Friday, 3 February 2023

Signs of spring

There were a few signs of approaching spring. Some yellow crocuses have come out beside the Long Water.

Robins were starting to pair up. Two were flirting tentatively under a bench in the Flower Walk.

Another pair were taking notice of each other beside the leaf yard, though I couldn't get them both into the same picture.

A pair of Coal Tits darted through the corkscrew hazel bush ...

... and a Wren hopped around on the path below.

A Long-Tailed Tit alighted on a twig in the Rose Garden.

A Carrion Crow ripped up a crisp packet to extract the last crumbs.

Redwings hauled up worms on the Parade Ground.

A Starling shone in the sunlight.

So did a Cormorant on a post at Peter Pan.

A pair of Great Crested Grebes at the island displayed and performed their dance with weed.

There was one other grebe by itself resting on the Serpentine.

The Little Grebe in the Italian Garden preened and stretched, then came out to join the Tufted Ducks and Mallards.

Thursday, 2 February 2023

The Parade Ground and the Paperbush

A large flock of Starlings worked across the scrubby grass and bare earth of the Parade Ground. It's hard to see what they were finding, but often you see them pulling up wireworms, which are the small stick-like larvae of click beetles.

A Blackbird found a substantial earthworm.

The Redwings were in the trees when I was there, too distant for a good picture but this one is quite interesting, showing that there is more red on their wings than can be seen when they are on the ground.

There were also a few Pied Wagtails, which are permanent residents of this area when not driven off by funfairs and concerts.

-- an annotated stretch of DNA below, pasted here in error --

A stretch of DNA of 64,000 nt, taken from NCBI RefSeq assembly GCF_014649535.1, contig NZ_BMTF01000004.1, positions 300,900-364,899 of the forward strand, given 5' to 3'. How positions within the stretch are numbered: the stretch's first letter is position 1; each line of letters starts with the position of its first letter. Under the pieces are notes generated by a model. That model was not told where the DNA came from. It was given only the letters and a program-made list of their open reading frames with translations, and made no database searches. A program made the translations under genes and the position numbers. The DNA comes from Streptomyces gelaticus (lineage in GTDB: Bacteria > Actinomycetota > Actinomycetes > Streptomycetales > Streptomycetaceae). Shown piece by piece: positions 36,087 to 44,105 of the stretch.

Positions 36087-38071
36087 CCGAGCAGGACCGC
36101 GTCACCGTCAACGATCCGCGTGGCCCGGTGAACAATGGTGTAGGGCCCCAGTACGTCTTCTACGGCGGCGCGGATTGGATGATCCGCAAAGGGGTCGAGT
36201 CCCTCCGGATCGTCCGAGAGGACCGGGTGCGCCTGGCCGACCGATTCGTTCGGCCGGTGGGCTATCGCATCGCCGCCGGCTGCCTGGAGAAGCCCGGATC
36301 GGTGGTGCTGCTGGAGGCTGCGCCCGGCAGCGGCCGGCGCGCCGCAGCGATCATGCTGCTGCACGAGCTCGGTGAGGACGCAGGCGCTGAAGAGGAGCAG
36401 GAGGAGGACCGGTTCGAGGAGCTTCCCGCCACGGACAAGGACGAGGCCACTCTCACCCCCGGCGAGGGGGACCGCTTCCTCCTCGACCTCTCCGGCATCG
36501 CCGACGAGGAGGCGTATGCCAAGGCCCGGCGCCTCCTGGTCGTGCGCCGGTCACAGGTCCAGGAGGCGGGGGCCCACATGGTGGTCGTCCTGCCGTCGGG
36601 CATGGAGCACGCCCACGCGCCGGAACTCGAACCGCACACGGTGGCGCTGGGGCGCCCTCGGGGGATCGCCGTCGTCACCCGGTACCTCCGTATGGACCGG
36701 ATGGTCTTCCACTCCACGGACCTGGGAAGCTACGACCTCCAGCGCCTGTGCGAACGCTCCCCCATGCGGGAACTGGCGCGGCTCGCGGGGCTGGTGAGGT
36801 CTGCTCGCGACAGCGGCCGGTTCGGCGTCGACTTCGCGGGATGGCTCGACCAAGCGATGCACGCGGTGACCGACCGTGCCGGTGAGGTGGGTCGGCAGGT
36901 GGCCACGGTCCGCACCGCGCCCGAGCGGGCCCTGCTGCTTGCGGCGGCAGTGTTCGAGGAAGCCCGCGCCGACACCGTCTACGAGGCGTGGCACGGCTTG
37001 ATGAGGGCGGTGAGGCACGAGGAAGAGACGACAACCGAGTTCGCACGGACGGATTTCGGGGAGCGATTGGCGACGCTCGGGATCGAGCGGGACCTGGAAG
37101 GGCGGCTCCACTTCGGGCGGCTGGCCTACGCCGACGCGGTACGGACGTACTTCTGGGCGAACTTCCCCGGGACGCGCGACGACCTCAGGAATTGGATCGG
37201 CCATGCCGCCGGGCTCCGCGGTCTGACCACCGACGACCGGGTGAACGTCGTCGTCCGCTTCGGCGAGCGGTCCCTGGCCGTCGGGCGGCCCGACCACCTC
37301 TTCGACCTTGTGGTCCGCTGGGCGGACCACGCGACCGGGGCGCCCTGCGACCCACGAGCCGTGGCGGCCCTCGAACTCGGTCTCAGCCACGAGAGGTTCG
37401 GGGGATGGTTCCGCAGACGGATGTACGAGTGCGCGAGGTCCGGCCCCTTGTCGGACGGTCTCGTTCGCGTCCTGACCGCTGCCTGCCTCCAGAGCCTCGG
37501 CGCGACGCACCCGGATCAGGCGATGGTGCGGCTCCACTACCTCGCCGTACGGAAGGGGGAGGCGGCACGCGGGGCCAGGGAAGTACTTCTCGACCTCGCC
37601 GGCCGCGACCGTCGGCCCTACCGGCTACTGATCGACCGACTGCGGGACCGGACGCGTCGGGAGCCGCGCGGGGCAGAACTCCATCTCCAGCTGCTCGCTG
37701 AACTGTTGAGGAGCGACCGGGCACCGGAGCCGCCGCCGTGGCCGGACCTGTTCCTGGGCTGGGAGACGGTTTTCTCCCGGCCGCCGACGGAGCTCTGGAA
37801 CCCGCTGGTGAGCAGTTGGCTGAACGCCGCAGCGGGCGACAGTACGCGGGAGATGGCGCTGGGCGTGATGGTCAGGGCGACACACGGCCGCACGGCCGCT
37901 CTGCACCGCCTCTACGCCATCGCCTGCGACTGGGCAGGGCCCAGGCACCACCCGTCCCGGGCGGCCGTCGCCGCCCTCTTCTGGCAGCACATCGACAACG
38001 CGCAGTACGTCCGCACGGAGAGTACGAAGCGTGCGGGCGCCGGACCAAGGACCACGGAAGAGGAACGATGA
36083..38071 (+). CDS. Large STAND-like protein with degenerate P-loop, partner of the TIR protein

The Paperbush in the Flower Walk is a popular spot with the small birds, which find its open structure a convenient place to perch. Today there were two Coal Tits ...

... three Blue Tits ...

... a crowd of Great Tits ...

... a male Chaffinch ...

... and his mate.

The Gadwalls had left the Italian Garden again, and Mallard drakes were rushing around from pool to pool chasing a couple of females. The Little Grebe took cover in the irises ...

... but when things calmed down it came out and started diving by itself.

There was still one Cormorant fishing under the Italian Garden, and it managed to catch a smallish fish.

Some unfamiliar green shoots were coming up in the southeast fountain pool. I didn't know what they were. PlantNet said it was Brooklime, Veronica beccabunga, but Conehead 54 tells me that it's the young shoots of Great Willowherb growing up from the base of a tall patch of the plant, which started growing in the fountain a couple of years ago, probably from seeds brought in on the feet of birds.

Ian Young photographed this Ross's Goose in St James's Park. Unlike the captive birds in the collection it can fly, and is probably the one we saw on the Serpentine a few days ago.

Wild birds often join their captive fellows, and at present there is a Shelduck in St James's along with the ones in the collection. The same thing happened in Regent's Park several years ago.